The “before and after” photos in Figure 1 present the case of a benign nevus on the lower eyelid border between the eyelashes and the eyeball. This 32-year-old female Caucasian patient presented to my office after visiting several physicians who were unable to surgically remove this lesion for her, for various precautionary reasons. Due to the precision-cutting nature of radiofrequency, we were able to remove this lesion simply and easily during a brief, single office visit. The “after” picture was taken immediately after the procedure, and the patient left feeling very happy and relieved. The lesion was beginning to affect her peripheral vision as she blinked, and she noticed people staring at it during conversations. In this case, the aesthetics and functionality were both addressed via removal.
The “before and after” photos in Figure 2, are of a 36-year-old Latino man with a large benign nevus on his face. He was mostly concerned with the aesthetics of the lesion, as it had grown to be quite large over the prior several years. It measured 9 mm. It had become challenging to shave on and around the lesion, and it was beginning to affect his self esteem. In this case, if a larger excision biopsy was chosen, the length of the incision, in order to be able to suture with properly approximated edges, would need to be nearly 2.5 cm. On the face, this is obviously not an aesthetically pleasing option. A punch biopsy would not be indicated either, due to the large diameter and the resulting dog ears that would form in the skin at the beginning and end of the incision line, due to the circular incision. After reviewing all of our options, we decided to remove the lesion via radiofrequency surgery. He was very pleased with the outcome.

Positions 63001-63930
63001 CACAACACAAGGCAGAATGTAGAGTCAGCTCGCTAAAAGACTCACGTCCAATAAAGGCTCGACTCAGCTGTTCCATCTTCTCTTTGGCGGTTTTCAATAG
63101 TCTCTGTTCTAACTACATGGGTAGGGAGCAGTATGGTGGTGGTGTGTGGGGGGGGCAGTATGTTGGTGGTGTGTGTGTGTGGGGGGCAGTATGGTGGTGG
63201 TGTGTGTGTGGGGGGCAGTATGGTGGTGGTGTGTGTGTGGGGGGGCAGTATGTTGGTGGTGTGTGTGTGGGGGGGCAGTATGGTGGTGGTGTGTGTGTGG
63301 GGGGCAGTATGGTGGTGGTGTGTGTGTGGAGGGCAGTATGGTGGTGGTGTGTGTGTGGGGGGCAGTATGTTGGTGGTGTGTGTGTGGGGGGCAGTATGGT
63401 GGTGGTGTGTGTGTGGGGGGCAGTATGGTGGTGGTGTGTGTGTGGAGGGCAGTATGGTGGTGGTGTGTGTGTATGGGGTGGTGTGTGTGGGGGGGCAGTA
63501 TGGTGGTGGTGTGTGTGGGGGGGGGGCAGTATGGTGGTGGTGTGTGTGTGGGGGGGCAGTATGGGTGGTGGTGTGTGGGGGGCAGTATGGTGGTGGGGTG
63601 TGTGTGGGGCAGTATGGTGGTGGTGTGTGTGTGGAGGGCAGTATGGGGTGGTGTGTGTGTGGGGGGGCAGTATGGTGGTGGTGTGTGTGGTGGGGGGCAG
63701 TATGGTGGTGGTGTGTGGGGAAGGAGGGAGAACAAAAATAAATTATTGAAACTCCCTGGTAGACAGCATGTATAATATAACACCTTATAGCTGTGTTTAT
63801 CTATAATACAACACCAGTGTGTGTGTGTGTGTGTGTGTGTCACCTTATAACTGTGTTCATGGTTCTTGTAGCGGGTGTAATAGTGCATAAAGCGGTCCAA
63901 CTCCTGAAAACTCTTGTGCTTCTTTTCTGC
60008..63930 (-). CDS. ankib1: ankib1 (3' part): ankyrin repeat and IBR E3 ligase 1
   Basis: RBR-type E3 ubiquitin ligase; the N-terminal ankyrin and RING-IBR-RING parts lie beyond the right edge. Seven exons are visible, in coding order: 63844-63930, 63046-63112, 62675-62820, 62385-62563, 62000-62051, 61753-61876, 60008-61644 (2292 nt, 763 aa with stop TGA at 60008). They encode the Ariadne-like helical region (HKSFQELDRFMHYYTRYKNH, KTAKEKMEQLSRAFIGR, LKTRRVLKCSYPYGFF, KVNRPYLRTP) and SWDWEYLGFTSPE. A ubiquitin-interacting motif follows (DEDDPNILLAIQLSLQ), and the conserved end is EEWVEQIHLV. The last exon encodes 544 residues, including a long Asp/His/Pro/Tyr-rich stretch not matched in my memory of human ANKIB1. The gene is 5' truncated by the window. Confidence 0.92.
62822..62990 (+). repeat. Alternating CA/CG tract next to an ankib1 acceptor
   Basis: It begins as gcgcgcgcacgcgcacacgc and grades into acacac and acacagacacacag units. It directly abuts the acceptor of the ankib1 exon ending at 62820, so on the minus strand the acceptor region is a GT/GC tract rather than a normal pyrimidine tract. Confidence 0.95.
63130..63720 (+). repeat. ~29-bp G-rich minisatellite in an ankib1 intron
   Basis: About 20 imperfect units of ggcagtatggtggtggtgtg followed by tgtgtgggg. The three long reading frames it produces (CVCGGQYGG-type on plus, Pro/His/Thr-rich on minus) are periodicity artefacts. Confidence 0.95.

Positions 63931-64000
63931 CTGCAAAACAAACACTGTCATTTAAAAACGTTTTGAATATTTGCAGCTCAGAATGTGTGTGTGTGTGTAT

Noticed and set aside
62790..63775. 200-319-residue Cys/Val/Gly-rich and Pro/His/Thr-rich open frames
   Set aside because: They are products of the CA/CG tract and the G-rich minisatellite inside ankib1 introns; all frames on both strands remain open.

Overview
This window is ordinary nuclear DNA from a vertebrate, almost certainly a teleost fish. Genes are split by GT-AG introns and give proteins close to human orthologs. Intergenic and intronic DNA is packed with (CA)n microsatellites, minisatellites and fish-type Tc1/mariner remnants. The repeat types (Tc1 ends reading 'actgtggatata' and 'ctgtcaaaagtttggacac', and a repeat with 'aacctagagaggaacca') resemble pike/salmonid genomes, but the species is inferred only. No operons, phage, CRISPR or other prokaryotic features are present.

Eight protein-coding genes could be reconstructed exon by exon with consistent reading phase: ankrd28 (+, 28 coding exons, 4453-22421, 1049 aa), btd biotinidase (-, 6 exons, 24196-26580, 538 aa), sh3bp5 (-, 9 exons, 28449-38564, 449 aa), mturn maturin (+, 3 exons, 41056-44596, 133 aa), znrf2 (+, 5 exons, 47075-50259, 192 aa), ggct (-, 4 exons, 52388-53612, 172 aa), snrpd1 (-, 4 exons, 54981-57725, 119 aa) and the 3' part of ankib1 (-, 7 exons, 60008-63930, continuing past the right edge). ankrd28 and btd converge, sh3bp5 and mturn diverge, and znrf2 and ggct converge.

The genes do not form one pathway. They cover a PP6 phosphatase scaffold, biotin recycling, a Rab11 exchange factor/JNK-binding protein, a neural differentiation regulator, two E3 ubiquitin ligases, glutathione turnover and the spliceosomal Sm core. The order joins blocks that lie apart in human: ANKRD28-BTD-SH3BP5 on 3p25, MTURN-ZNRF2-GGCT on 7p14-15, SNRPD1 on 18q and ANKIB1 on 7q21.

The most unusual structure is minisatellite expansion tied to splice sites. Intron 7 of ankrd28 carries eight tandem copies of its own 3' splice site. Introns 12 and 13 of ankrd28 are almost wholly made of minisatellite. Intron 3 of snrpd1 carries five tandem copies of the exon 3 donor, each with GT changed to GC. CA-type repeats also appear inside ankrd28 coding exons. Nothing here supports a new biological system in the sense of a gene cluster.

For many reasons, radiofrequency surgery is an excellent technique for the removal of moles and other lesions. It is now used in surgical techniques of various types in the fields of dentistry, veterinary medicine, and even brain surgery because of its laser-like precision-cutting capabilities. Simple skin tags and moles, and skin growths that are considered higher risk due to location or potential for scarring, are perfect candidates for radiofrequency treatment. If choosing to perform aesthetic medicine skin procedures or dermatology surgery, it is essential to biopsy and inform patients of the potential risks involved in the removal of a seemingly simple mole. We must embody the principles of Docere – doctor as teacher – and teach about prevention and wellness by encouraging our patients to remember that the skin is the largest organ and a crucial part of a healthy body.
Hilary Costello, ND, is a 2005 graduate of NCNM and practices medicine at Santé in NW Portland, Oregon. She received her bachelor of arts from Sarah Lawrence College in New York, where she studied fine arts painting and biology. She is the owner of LUCA Holistic Medicine, and is Board Chair of Jami Moja 501(c)(3), working in Kenya with Maasai communities in conjunction with the Girl Effect and Nike Foundation to empower the girl child through education and healthcare. Her work focuses on holistic dermatology, minor surgery, and art. She teaches naturopathic minor surgery seminars. For more information, visit LUCAholisticmedicine.com.